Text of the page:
By Liz Tracy
By Alex Rendon
By Abel Folgar
By Lee Zimmerman
By David Rolland
By Lee Zimmerman
By Alex Rendon
By Liz Tracy
Pop-punk, ska-punk, garage-punk, goth-punk, post-punk is there any part of punk rock left to explore? Sure, but it may come from outside the cultural lines of middle-class America. There's a whole multicultural angle that's been mostly untouched. And that's where Miami's Güajiro comes in. The fourpiece composed of guitarist/vocalist Will Lopez, drummer Doug MacKinnon, guitarist David Santos, and bassist Jorge G. Graupera thinks it's time punk rock has its own "Latin Explosion."
"I don't think there's a good Latin punk record out there," Lopez says, adding that he intends to change this. "We set out to make the definitive Latin punk record an American-sounding, Latin punk record."
Though it won't be released until sometime this fall, Güajiro's debut CD, Material Subversivo, is exactly what Lopez hoped to create a stripped-down mix of '77-style punk and melodic rock, with lyrics in Spanish and English. The songs are tightly executed and well-produced without sounding overly slick. And it probably doesn't hurt that members of Pennywise and Buena Vista Social Club had a hand in the recording.
"The idea was to make a Wu-Tang Clan-type of punk record where we have guys from other bands perform on the recording," Lopez says. "We had an open-door policy where anybody who wanted to bring something in, while we were in the studio that month, could come by and take part in the songs."
But how did a fledgling band from Miami, together for less than a year at that point, hook up with all those California cats? Simple by having a drummer who grew up there. Having played in Cali punk legends the Vandals (as well as Boston hardcore vets Slapshot), MacKinnon knows more than a few people in the SoCal punk scene people like Mudd from Long Beach Records, who released Güajiro's self-titled debut EP. The disc features the song "Matanzero," which has been all over the satellite airwaves and cyberspace, from MTV Overdrive to XM's Rancid Radio.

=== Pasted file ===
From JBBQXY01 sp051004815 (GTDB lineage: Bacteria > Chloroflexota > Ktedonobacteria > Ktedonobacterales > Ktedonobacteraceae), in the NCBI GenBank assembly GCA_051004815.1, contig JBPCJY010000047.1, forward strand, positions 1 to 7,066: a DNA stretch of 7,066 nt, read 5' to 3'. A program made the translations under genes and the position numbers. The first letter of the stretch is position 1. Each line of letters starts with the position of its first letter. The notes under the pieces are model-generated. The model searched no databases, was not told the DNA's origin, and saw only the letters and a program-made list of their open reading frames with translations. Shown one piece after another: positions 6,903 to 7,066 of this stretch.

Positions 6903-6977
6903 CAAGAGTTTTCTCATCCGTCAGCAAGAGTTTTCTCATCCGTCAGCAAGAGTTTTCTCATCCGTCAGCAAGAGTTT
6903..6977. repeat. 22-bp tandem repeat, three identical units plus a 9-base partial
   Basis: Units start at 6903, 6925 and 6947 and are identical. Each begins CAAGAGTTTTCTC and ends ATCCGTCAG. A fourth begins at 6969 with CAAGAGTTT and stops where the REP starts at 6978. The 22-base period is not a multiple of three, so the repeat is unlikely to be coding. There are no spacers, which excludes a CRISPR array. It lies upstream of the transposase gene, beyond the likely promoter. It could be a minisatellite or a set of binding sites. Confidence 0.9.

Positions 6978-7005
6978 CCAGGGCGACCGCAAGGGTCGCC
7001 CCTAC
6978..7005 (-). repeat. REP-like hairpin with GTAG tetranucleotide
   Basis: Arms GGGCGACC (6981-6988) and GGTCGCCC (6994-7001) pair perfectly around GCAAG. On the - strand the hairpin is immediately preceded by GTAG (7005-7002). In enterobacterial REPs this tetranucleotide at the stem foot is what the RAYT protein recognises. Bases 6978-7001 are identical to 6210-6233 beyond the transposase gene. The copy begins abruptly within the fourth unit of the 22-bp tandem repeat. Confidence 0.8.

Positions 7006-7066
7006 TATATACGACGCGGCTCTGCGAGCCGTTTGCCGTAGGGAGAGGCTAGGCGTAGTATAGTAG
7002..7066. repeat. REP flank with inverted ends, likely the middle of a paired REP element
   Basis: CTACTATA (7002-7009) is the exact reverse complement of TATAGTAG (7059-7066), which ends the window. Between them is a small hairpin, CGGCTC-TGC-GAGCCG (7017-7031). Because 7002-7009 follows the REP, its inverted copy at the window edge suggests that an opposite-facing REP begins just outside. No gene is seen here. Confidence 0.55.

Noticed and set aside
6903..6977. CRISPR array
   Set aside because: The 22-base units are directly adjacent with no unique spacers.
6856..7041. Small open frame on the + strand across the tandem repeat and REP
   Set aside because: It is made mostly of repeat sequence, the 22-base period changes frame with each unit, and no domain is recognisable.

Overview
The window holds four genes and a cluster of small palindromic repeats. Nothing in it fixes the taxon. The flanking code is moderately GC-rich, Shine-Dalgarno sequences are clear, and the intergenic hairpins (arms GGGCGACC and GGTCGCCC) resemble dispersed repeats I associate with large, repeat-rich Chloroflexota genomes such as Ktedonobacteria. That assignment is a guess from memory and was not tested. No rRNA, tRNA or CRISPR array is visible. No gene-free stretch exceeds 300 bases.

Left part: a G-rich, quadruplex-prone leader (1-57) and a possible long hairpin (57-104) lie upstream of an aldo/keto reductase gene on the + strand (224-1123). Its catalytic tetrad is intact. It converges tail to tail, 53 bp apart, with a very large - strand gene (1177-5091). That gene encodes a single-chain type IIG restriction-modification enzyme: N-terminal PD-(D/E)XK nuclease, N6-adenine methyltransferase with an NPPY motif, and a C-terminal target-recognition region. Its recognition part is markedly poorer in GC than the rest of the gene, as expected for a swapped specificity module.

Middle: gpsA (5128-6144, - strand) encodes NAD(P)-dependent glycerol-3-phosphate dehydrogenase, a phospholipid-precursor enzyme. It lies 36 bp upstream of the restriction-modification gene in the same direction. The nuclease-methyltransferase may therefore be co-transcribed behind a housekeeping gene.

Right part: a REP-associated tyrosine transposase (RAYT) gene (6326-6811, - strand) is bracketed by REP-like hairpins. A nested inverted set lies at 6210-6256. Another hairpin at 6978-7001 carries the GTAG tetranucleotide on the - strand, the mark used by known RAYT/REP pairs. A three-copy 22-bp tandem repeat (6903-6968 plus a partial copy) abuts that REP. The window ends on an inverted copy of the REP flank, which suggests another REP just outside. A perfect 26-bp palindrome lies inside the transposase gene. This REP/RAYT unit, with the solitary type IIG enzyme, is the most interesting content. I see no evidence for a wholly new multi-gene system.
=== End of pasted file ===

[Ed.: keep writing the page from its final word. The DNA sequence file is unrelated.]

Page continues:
"Rancid had been playing our song 'Matanzero' on their radio show," Lopez says about how Güajiro got on Friday's bill. "Soon, I got a call from their booking agent who said they were handpicking bands for opening slots on their tour and they wanted us to be one of them."
Of course, that doesn't mean Lopez and crew do all their promoting on the Internet.
"You can't just play Señor Frogs on a Monday and say, 'This scene sucks,'" MacKinnon says. "You get your ass in the van, book your tour, and earn those fans one by one. There'll be breakdowns, a lot of peanut butter and jelly, and a lot of Taco Bell. If it means that much to you if it's in your blood and you want to leave your mark you have to go out and work hard."
Güajiro's done its share of hard work. The band knows that to reach its target audience, playing only inside the States is not an option. It was time to bust out their visas.
"We played a music festival in Ensenada, Mexico, which was awesome," Lopez says. "They shut the entire town down you can't park anywhere. There were bands from different genres playing on these huge sound systems. We played three shows, and there were like 5,500 people each night. We definitely plan to go back."
Lopez adds that a trip to Tijuana is in order, as well as a return to Puerto Rico. Thankfully, as Lopez learned, reggaeton isn't the only thing Puerto Rican kids are into.
"There are kids over there trying to bring back the CBGB, Saturday-matinee-show vibe a bunch of raging, 14-, 15-year-old hardcore kids," Lopez says. "The P.A. sucked, but it didn't matter. The kids just went nuts, jumping on stage and singing along with us, even though they had no idea what we were saying. And from there, we'd play a show that same night at a regular club. The island's really about to explode with this kind of music."
However, there's one nearby communist island Güajiro won'tbe visiting anytime soon. Hell, their merchandise isn't even allowed there.
"Our friend, Omar, recently went back to Cuba to visit his family," Lopez recalls. "He brought some Güajiro CDs, T-shirts, and videos, but the customs agents stopped him. They said, 'What is that?' He told them it was just a band some friends of his. They said, 'Oh no, that's subversive material material subversivo. We can't let that in.' They confiscated all of it. When Omar told Dougie and I about this, we kind of looked at each other and knew that when the record was done, that's what we'd call it."
So Güajiro's banned in Cuba, eh? Not a problem. With a series of tours scheduled for later this year including a trip to New York City, possibly for the CMJ Music Fest Güajiro will do just fine without Castro's approval. Let's just hope he doesn't want credit for the album title.